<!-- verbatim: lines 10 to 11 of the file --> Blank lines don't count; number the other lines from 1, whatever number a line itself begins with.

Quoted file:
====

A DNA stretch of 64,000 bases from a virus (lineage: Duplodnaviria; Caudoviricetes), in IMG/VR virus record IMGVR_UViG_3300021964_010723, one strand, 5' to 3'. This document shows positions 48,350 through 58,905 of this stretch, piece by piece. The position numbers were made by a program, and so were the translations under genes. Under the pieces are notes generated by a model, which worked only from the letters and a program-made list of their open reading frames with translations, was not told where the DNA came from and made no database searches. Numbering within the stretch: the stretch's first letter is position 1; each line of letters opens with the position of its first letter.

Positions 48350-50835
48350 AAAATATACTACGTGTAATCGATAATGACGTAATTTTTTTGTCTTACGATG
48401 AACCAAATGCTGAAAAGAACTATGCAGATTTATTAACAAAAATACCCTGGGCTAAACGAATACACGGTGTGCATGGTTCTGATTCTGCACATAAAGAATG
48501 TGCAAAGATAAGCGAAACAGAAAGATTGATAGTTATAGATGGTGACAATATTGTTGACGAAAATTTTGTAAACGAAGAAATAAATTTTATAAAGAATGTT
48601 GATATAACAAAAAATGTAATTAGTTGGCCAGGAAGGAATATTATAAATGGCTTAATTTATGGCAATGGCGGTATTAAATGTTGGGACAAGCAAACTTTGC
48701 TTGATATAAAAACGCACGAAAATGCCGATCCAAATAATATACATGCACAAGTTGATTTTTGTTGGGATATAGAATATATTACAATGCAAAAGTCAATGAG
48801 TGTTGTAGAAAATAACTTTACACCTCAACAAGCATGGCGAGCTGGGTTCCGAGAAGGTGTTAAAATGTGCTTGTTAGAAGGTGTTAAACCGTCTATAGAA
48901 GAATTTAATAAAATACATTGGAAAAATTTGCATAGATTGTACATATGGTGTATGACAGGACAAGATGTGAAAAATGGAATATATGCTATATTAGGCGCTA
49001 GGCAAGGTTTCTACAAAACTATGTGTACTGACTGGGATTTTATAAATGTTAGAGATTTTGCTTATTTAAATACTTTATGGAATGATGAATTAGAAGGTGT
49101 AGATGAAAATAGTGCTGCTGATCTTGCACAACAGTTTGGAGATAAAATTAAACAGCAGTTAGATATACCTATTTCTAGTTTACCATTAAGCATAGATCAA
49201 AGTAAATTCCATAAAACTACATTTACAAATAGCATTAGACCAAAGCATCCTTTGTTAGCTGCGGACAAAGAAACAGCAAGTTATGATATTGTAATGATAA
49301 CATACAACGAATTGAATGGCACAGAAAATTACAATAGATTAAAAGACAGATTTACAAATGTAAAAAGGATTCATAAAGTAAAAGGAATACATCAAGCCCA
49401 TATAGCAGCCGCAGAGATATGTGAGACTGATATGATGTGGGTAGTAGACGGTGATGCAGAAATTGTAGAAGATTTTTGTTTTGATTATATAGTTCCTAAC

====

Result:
49001 GGCAAGGTTTCTACAAAACTATGTGTACTGACTGGGATTTTATAAATGTTAGAGATTTTGCTTATTTAAATACTTTATGGAATGATGAATTAGAAGGTGT
49101 AGATGAAAATAGTGCTGCTGATCTTGCACAACAGTTTGGAGATAAAATTAAACAGCAGTTAGATATACCTATTTCTAGTTTACCATTAAGCATAGATCAA